In a recent blog we took a look at The FIC Amendment Act of 2017 (FICAA) and highlighted key concepts which changed from when the Act came into force. FICAA referred to these prominent public positions/functions as Domestic Prominent Influential Persons (DPIPs) and Foreign Prominent Public Officials (FPPOs). At the end of 2022, the above acronyms were again amended by the General Laws (Anti-Money Laundering and Combating Terrorism Financing Amendment Act). DPIPs are now referred to as DPEPs (Domestic Politically Exposed Persons), FPPOs are now referred to as FPEPs (Foreign Politically Exposed Persons) and Prominent Influential Persons (PIPs) now form part of a new Schedule 3C.
Domestic Politically Exposed Persons (DPEPs)
Importantly, DPEPs now include those individuals listed in Schedule 3A (Government Ministers, Executive Mayors of Municipalities etc) that have held a prominent or public position for a period exceeding 6 months, including in an acting position. Previously, this was limited to holding such position in the preceding 12 months, which included in an acting position exceeding 6 months.
Foreign Politically Exposed Persons (FPEPs)
The definition of an FPEP (foreign Heads of State, members of a foreign royal family) has been radically broadened, removing the previous 12 month time limitation such prominent public positions were capped to.
Prominent Influential Persons (PIPs)
As above mentioned, a new category has been created for PIPs and to support this, a new Schedule 3C has been created for these PIPs. Such positions include individuals who hold, or have held, in the preceding 12 months, the position of a chairperson of the board of directors and audit committee, executive officer or CFO of a company in terms of the Companies Act, provided that the entity provides goods or services to an organ of state. Practically, this would include those private entities having government contracts and tenders.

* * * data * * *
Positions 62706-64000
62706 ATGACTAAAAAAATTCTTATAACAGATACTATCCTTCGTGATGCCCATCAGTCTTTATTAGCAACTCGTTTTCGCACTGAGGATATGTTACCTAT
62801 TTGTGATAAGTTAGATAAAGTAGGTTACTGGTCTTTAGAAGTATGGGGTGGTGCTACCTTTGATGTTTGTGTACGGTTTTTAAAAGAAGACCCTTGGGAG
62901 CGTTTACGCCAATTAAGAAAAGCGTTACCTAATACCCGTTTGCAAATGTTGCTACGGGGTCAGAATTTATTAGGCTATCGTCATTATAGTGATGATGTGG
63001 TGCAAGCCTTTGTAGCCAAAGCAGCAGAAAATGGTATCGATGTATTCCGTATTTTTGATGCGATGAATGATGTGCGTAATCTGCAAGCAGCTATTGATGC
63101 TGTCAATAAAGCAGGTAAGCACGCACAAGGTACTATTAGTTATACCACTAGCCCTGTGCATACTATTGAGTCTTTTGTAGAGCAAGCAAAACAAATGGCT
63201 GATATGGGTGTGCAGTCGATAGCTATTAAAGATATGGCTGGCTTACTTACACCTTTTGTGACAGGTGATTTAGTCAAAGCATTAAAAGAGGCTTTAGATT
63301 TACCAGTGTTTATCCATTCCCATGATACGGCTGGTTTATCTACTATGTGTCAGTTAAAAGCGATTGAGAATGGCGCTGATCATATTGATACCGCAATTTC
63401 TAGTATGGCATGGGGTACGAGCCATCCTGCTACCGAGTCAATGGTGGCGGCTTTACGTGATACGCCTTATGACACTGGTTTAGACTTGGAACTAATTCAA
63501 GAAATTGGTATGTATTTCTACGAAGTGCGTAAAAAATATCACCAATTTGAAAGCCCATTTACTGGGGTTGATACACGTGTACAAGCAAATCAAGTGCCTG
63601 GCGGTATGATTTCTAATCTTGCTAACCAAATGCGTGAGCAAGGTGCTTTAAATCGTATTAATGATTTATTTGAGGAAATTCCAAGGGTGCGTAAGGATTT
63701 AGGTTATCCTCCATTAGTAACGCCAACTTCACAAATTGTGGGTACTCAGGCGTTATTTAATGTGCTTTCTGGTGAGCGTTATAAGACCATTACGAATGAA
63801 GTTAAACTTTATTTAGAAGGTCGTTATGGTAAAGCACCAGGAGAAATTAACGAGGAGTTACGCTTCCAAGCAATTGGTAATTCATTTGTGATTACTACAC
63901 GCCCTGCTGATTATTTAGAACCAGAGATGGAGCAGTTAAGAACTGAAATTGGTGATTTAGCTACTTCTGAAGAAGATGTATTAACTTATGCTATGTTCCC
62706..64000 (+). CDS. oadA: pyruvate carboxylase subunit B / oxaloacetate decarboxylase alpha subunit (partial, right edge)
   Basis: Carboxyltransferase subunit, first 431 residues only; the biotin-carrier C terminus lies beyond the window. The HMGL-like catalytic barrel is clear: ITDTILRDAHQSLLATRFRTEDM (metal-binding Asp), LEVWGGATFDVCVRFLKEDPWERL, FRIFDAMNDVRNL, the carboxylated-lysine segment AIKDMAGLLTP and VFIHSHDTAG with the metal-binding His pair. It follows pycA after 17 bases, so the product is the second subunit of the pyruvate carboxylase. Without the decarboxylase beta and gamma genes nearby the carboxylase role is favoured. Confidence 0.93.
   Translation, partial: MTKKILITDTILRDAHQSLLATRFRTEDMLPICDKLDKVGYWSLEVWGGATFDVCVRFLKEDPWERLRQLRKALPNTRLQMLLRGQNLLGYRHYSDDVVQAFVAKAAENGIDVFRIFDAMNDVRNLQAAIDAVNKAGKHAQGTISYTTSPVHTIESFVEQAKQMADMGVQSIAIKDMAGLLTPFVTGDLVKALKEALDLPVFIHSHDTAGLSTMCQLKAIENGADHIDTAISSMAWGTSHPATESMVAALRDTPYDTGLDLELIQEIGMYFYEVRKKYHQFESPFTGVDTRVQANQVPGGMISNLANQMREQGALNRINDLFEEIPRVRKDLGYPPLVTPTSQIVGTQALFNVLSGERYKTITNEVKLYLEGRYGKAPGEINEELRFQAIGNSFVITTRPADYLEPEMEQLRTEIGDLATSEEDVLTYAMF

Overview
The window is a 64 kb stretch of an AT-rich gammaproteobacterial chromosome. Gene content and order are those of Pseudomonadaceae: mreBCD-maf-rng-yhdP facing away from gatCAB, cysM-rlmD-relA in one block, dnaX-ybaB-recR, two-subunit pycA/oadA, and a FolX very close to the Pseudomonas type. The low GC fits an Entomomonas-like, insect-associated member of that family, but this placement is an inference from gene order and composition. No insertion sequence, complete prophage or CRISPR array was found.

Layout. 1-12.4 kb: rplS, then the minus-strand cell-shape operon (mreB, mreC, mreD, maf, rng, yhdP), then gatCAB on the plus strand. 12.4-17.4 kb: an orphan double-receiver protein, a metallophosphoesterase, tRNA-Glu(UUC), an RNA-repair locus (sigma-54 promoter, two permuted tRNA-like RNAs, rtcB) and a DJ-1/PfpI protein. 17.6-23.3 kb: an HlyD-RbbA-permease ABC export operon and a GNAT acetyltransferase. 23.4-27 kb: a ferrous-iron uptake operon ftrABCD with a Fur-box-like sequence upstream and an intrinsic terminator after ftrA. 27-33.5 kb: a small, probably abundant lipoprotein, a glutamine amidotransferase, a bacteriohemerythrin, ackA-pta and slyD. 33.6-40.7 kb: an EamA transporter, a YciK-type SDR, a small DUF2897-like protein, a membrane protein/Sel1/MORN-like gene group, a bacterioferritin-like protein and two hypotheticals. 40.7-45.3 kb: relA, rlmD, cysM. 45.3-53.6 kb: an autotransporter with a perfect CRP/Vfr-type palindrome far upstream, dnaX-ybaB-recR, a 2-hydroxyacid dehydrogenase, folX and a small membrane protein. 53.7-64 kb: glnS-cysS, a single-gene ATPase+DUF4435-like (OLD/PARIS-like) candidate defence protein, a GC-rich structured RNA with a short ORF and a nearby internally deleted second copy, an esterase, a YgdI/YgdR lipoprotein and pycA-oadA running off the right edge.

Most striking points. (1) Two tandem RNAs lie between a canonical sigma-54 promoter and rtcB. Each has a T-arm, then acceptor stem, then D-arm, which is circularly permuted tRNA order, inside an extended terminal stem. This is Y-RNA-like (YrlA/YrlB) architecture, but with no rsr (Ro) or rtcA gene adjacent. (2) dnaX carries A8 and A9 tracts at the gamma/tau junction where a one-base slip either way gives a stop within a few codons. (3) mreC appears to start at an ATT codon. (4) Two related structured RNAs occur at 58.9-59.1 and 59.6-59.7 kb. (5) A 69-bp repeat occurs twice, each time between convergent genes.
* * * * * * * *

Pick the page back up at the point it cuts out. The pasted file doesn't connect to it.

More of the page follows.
Understanding why you should identify and perform Enhanced Due Diligence (EDD) checks on DPEPS, PIPs and FPEPs is an important first step to understanding why this process should not be taken lightly. EDD involves seeking senior management approval for the single transaction or business relationship, establishing the source of funds/wealth for the transaction and subjecting the relationship to enhanced, ongoing monitoring. According to the Financial Action Task Force (FATF), due to their positions, individuals in prominent public and politically exposed functions/positions are potentially more likely to commit Money Laundering offences and related predicate offences, including corruption and bribery. However, just because a person is in a prominent public or politically exposed position doesn’t mean that you should avoid doing business with them. Instead you should create and document a process on how to identify these individuals, as well as, once identified there should be further steps in place to screen these individuals’ source of funds and wealth and consider if there is any public information or adverse media around corruption, or evidence that government funds may be being used inappropriately. It’s important to note that these same processes are also to be taken into account when dealing with known family members and close associates of DPEPs, PIPs and FPEPs.
It is recommended that you take any chances and that you always report any instances of proven or suspected criminal activity. “The FIC Act requires a person who carries on a business, or is in charge of or manages a business, or who is employed by a business, and who has a suspicion of Money Laundering or terror financing activity or unusual transaction, to report this to the Centre.” The FIC.
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